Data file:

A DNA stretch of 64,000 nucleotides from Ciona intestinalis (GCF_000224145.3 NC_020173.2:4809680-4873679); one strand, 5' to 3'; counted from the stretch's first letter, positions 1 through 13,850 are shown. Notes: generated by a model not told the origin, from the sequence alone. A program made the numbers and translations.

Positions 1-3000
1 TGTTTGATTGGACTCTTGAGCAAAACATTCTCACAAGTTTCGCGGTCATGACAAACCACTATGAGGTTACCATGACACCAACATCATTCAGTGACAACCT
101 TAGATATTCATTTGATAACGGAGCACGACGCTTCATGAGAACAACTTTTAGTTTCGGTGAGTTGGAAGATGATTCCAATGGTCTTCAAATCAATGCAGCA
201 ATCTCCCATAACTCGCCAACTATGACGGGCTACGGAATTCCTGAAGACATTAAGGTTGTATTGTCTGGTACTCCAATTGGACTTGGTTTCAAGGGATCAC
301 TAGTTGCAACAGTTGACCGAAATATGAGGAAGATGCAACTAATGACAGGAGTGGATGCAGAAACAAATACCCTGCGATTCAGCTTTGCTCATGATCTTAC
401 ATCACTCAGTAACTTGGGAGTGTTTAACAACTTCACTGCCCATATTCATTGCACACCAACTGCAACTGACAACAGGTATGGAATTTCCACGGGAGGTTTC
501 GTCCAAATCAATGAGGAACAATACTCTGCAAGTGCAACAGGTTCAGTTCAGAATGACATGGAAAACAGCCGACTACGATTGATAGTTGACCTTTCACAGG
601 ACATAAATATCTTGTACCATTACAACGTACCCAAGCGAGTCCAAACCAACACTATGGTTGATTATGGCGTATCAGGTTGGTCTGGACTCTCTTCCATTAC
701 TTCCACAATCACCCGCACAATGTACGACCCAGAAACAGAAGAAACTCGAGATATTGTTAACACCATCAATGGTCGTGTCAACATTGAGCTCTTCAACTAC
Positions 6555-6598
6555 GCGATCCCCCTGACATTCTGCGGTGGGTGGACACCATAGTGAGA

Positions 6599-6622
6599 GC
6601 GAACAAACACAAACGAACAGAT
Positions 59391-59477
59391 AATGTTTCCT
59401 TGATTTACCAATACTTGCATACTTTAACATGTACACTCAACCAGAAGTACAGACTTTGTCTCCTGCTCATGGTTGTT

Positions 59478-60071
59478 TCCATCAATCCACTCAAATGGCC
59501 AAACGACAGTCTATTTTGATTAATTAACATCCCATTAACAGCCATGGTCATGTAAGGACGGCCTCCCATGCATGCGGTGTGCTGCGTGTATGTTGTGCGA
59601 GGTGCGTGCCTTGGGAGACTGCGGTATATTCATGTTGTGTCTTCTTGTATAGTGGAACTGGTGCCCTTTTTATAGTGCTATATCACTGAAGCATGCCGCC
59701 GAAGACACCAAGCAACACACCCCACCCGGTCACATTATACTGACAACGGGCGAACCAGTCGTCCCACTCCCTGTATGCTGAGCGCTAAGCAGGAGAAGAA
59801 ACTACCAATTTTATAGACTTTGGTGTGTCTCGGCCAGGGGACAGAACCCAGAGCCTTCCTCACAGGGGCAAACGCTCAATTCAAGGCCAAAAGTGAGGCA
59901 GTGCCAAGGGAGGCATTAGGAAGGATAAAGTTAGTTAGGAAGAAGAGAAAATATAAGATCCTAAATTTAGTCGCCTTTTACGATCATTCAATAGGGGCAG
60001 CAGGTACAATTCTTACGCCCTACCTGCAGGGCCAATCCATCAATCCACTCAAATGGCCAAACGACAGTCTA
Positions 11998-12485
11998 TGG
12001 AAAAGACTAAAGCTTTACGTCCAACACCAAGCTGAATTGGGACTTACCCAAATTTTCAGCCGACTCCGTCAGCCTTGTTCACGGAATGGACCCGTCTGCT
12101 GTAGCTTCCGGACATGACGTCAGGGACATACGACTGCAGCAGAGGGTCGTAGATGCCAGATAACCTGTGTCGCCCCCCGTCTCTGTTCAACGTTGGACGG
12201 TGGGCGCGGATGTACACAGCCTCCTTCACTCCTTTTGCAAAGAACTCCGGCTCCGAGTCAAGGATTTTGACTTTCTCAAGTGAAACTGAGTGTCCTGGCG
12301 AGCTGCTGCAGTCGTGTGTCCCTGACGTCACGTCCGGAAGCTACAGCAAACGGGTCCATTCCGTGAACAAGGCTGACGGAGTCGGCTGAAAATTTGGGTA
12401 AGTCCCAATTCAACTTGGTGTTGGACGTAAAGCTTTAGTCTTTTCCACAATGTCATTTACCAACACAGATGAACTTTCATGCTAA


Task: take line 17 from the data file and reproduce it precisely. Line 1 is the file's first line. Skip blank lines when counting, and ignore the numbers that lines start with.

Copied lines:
59391 AATGTTTCCT